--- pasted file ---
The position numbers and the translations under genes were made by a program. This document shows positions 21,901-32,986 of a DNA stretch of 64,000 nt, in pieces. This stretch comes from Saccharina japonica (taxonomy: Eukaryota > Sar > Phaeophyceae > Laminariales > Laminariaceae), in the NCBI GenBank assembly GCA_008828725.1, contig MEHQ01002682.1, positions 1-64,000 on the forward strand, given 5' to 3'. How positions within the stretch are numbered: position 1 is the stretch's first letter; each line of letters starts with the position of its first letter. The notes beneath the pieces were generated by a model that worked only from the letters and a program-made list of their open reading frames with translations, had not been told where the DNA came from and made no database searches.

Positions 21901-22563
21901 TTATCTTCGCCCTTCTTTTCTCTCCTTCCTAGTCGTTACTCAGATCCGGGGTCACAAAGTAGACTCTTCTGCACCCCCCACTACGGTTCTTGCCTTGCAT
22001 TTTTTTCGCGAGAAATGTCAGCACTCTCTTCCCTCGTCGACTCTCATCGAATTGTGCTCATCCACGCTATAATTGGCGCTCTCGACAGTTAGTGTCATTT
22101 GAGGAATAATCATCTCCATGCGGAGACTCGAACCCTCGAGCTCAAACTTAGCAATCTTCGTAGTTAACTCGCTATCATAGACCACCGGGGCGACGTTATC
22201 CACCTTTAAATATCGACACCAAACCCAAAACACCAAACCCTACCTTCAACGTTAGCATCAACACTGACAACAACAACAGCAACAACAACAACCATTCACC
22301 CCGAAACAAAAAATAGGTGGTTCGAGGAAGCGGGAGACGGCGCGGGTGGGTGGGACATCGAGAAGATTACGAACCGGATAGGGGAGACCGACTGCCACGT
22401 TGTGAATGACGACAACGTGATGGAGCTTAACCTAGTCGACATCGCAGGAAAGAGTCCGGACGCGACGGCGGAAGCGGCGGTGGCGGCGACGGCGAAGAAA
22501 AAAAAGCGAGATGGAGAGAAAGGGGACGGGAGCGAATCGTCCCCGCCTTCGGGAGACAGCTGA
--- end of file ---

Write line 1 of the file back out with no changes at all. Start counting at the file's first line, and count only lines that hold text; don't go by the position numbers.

The position numbers and the translations under genes were made by a program. This document shows positions 21,901-32,986 of a DNA stretch of 64,000 nt, in pieces. This stretch comes from Saccharina japonica (taxonomy: Eukaryota > Sar > Phaeophyceae > Laminariales > Laminariaceae), in the NCBI GenBank assembly GCA_008828725.1, contig MEHQ01002682.1, positions 1-64,000 on the forward strand, given 5' to 3'. How positions within the stretch are numbered: position 1 is the stretch's first letter; each line of letters starts with the position of its first letter. The notes beneath the pieces were generated by a model that worked only from the letters and a program-made list of their open reading frames with translations, had not been told where the DNA came from and made no database searches.